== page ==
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Divine Vessel, Tabloid Nation

Now the threat comes from a rising superpower that wants, economically and scientifically, to become us.

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I suspect that, as a nation, we pay a lot more attention to J Lo than Shenzhou. OK, Jennifer Lopez is much easier on the eyes than a tall, pointy Chinese rocket. Still, where we place our national gaze reveals a national problem, and it’s not a new one. The tabloid saga of the Kobe Bryant case, not the adventure of Chinese astronaut Yang Liwei, was front and center on CNN’s Web page on the day of the Shenzhou V launch. It was worse at Fox “news”: The Web site did feature — in tiny type — a front-page note about Shenzhou, but Kobe Bryant was still top dog. Even a story about the declining popularity of women’s thongs got bigger type. Now there is a national crisis.

NASA claims aside, manned space flight is mostly about national prestige. That was behind JFK’s famous, and famously simple, formula: man-moon-decade. These types of space adventures are not the only, or even the most important, measure of a nation’s greatness. Such missions, do, however, indicate what I like to call “reach”: the ability to dream big, to make long-term plans. When we consider the decade that took Americans to the moon, we see other big dreams, ranging from the doomed Great Society initiative, to the birth of the modern environmental movement, to the still-deferred dream of Martin Luther King Jr. All were noble, indicative of a nation with reach, and all were worth dreaming. Today all that seems at odds with a national temperament that could be summed up as “make me safe, give me what I deserve while cutting my taxes; I’m too busy to pay attention.”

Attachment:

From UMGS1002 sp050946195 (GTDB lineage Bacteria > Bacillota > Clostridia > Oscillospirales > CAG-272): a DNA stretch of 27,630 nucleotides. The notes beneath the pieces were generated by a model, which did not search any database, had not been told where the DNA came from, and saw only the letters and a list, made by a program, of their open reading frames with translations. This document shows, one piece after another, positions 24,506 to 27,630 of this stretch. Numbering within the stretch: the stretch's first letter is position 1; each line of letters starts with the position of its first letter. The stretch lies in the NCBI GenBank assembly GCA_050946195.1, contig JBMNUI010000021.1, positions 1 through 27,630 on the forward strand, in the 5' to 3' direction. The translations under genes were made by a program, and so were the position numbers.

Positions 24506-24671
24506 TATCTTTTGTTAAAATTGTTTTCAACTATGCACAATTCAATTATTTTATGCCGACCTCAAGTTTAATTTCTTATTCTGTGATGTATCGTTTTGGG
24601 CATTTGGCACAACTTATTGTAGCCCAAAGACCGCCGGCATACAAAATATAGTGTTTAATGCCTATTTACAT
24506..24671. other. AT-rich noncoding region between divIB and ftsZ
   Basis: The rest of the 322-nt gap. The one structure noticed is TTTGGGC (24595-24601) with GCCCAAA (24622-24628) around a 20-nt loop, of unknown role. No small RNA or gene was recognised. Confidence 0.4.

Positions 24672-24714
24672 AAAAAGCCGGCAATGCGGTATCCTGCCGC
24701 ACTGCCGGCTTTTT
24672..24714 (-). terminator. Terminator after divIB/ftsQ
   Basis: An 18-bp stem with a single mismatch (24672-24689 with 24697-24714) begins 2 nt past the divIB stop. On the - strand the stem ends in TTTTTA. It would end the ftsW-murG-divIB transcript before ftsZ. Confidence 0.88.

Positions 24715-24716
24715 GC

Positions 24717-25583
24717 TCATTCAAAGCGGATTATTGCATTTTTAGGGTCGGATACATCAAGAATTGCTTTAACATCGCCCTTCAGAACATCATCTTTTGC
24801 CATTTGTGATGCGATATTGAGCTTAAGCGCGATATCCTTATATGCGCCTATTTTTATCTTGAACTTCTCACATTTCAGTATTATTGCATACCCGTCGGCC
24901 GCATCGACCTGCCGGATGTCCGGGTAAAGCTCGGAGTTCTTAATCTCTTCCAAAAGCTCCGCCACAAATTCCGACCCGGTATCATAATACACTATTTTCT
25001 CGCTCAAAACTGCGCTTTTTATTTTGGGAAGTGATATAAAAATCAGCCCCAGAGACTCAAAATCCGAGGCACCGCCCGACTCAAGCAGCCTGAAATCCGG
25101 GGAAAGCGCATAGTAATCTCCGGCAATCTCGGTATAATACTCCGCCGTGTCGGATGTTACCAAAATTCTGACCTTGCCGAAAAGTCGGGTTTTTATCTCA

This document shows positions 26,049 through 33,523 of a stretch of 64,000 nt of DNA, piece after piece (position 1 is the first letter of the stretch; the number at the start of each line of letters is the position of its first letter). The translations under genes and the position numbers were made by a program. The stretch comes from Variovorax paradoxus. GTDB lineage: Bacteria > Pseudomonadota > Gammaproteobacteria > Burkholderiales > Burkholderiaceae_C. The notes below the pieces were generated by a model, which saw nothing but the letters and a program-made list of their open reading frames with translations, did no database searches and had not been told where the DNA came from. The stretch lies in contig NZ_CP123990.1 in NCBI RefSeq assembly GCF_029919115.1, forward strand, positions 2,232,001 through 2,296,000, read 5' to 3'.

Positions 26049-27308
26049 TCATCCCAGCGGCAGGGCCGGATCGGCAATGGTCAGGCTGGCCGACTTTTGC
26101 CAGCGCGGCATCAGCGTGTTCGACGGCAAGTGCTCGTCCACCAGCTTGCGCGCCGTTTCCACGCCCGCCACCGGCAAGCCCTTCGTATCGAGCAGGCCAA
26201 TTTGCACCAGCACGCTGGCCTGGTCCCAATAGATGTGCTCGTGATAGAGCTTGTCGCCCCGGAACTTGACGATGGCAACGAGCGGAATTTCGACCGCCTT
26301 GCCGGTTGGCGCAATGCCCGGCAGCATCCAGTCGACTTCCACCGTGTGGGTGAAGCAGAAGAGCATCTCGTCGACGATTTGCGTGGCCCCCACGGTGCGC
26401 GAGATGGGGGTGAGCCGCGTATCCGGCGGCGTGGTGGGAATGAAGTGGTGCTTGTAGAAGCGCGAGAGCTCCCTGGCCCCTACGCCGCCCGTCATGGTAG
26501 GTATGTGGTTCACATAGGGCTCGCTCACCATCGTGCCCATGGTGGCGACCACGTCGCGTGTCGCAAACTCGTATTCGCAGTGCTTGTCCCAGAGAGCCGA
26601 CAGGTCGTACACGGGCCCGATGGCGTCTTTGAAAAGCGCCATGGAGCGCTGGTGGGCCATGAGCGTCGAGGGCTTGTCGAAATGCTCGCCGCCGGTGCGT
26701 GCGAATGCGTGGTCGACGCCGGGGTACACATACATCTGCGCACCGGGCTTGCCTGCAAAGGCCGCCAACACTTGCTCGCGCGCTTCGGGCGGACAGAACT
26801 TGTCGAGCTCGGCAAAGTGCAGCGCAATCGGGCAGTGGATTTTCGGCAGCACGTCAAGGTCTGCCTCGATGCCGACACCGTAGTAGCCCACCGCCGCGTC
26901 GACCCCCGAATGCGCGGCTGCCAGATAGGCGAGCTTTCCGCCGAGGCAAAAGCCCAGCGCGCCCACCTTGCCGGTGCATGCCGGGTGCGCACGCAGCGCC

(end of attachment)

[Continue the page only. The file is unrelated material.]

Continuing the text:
It’s a sentiment very different from the days when, as a kid, I watched Project Gemini rockets climb the ladder to orbit, Project Apollo surge on to the moon. At spacedaily.com, a media outlet that covers space travel in detail, my generation has been labeled “The Children of Apollo.” We are really orphans, sold the visions of the mid-to late 1960s: of astronauts exploring Mars in the 1980s, of humanity beginning a slow but inevitable colonization of our solar system. Such dreams die hard. After President Nixon canceled the last three Apollo missions, I stood in the building once called the Richmond Mosque, waiting to shake hands with Gene Cernan — Apollo 17 commander, last man on the moon. I would never have guessed that 30 years later, we’d still venture no farther than into low orbit. As I write this, we cannot even do that until we fix our three remaining shuttles, themselves 30-year-old technology needing costly replacement.

My best lessons as a Child of Apollo have come from foreigners who smile at our nation’s adolescent energy and, to them, dubious future. One British friend, a devotee of railways, told me how he had studied the engineering marvels of the British railway builders, but added “We English would never do things like that today; you won’t one hundred years from now, either.” When I reminded him of the Channel Tunnel, he still shook his head. “It’s not just the engineering, it’s the willingness to think expansively, to take big steps as a society.” The words reminded me of Neil Armstrong’s, spoken when we made our last giant leap, as a race and in the space race, in 1969. Today, I wonder what Chinese astronauts will say, in a decade or so, when they step onto another world. With our federal deficit running $600 billion this year, and with our national prestige bogged down in Iraq, I doubt we’ll be racing China back to the moon and beyond.

So I wish Yang Liwei and the Shenzhou program good luck and Godspeed. Now if I could only devise an easy formula like Kennedy’s to give us a big reach again. But this is not the early 1960s; I must appeal to what interests Americans today. Perhaps, within the next decade, we could send Jennifer Lopez (in a thong) and Ben Affleck to the moon, where they could work out their problems during a reality show. That might make us look above the horizon again. S

Joe Essid teaches English at the University of Richmond.

Opinions expressed on the Back Page are those of the writer and not necessarily those of Style Weekly.


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